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Interaction of waves and a shear flow Hughes, Blith Alvin

Abstract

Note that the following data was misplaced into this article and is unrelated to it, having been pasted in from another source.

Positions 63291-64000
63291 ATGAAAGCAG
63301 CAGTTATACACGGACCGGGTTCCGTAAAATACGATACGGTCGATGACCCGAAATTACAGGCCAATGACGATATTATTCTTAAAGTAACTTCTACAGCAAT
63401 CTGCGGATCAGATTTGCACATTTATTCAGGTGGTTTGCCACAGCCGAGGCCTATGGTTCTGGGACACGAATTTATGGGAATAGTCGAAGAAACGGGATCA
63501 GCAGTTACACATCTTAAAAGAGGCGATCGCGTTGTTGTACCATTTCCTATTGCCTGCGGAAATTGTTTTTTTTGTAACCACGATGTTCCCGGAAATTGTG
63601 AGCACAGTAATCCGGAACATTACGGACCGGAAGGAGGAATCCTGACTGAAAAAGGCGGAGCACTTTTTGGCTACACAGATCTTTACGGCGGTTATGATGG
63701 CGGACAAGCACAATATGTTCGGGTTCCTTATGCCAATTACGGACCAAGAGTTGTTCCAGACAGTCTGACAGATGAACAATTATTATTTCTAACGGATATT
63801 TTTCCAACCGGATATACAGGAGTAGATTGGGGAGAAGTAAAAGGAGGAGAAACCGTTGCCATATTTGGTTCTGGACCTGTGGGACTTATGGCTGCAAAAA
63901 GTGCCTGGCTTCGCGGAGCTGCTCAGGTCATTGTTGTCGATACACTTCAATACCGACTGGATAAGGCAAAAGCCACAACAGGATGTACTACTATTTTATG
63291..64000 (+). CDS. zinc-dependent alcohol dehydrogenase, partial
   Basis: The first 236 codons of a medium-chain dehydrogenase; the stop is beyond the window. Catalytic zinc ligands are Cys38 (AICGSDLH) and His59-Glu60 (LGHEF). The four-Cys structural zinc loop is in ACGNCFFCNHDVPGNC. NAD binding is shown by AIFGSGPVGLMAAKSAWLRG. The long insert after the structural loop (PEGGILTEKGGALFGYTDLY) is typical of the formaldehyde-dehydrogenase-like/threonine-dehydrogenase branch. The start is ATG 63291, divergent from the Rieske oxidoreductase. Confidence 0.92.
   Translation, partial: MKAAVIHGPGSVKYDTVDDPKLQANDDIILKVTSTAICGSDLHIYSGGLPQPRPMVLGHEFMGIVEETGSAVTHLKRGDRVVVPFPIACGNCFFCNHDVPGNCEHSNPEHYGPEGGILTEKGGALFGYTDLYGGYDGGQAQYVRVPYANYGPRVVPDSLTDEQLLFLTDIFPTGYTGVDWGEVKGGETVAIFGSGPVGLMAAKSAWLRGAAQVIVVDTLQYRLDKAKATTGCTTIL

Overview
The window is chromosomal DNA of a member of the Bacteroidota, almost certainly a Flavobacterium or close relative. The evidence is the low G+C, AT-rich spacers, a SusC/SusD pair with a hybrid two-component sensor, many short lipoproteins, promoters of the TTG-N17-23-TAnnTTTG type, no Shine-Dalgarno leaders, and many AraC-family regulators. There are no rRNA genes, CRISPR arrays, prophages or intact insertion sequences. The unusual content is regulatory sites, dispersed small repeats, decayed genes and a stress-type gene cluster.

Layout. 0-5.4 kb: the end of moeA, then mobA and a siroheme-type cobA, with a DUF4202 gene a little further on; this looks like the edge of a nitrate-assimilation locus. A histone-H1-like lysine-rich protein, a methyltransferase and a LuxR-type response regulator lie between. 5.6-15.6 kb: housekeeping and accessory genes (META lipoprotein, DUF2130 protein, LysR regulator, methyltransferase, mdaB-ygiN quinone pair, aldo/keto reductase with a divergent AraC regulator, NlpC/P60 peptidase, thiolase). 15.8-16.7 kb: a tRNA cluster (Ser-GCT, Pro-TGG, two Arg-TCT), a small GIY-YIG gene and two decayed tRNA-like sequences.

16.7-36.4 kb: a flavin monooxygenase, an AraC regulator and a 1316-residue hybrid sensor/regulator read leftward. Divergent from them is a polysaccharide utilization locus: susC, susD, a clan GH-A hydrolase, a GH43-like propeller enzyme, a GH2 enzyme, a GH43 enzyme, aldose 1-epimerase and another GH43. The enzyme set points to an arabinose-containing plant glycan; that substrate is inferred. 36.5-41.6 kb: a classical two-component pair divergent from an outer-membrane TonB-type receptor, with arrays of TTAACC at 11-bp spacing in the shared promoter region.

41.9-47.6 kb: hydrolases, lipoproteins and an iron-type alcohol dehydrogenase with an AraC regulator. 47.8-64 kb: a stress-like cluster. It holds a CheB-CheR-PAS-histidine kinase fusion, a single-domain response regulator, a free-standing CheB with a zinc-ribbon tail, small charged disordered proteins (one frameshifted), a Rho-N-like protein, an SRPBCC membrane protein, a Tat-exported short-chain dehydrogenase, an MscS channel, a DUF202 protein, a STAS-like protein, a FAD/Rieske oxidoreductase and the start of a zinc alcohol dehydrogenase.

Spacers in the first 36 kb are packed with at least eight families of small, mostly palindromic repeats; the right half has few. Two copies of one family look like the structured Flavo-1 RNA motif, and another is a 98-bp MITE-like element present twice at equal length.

A series of experiments has been undertaken in which three major properties of a surface tension-gravity wave system have been critically examined. The results of these experiments have been compared with existing theories. The three properties are: viscous decay in the absence of mean flow, which has been compared to the theory given in Lamb (1932) #348; propagation velocities in the presence and absence of mean flow, compared to Lamb (1932) #267, and the change of wave energy on crossing a stable Couette shear flow, compared to two theories - one obtained from the Navier-Stokes equations including terms up to second order in wave slope; the other, following previous authors, assuming any direct interaction of the waves with the shear flow to be negligible. According to the theory obtained from the Navier-Stokes equations the divergence of the rate of transport of surface wave energy is equal to the rate of change of wave energy due to the interaction of the mean flow and the wave system plus the rate of change of energy due to viscous decay. An optical system was used to measure the maximum wave slope, the wavenumbers and the shear velocities. A grid of point source lights was set up to reflect off a previously chosen part of the shear flow into a properly oriented camera. A series of pulses of waves, generated by an electromechanical transducer, were then sent across this region of the flow. For each pulse of waves a photograph was taken of the oscillating images of the lights with the exposure time longer than one wave period. The resulting streaks on the film are proportional to the maximum wave slopes at the positions from which the undeviated light reflects. A series of parallel straight white strings were photographed with the aid of a flash unit when waves crossed the flow. This was then used to determine lines of constant phase from which the wavelength and hence the wavenumber was measured at various positions across the flow. The viscous decay and part of the propagation measurements were obtained in this way but with no mean flow. Results indicate that an anomalous region of wave properties exists for wavenumbers near 2.7 cm. ̄¹. For a set of data in which the wavenumbers were always less than 1.8 cm.̄¹, it was found that the viscous decay rate and the propagation laws agree with theory to within the experimental error, and the interaction measurements fit the theory with the non-linear term included rather than the traditional theories.

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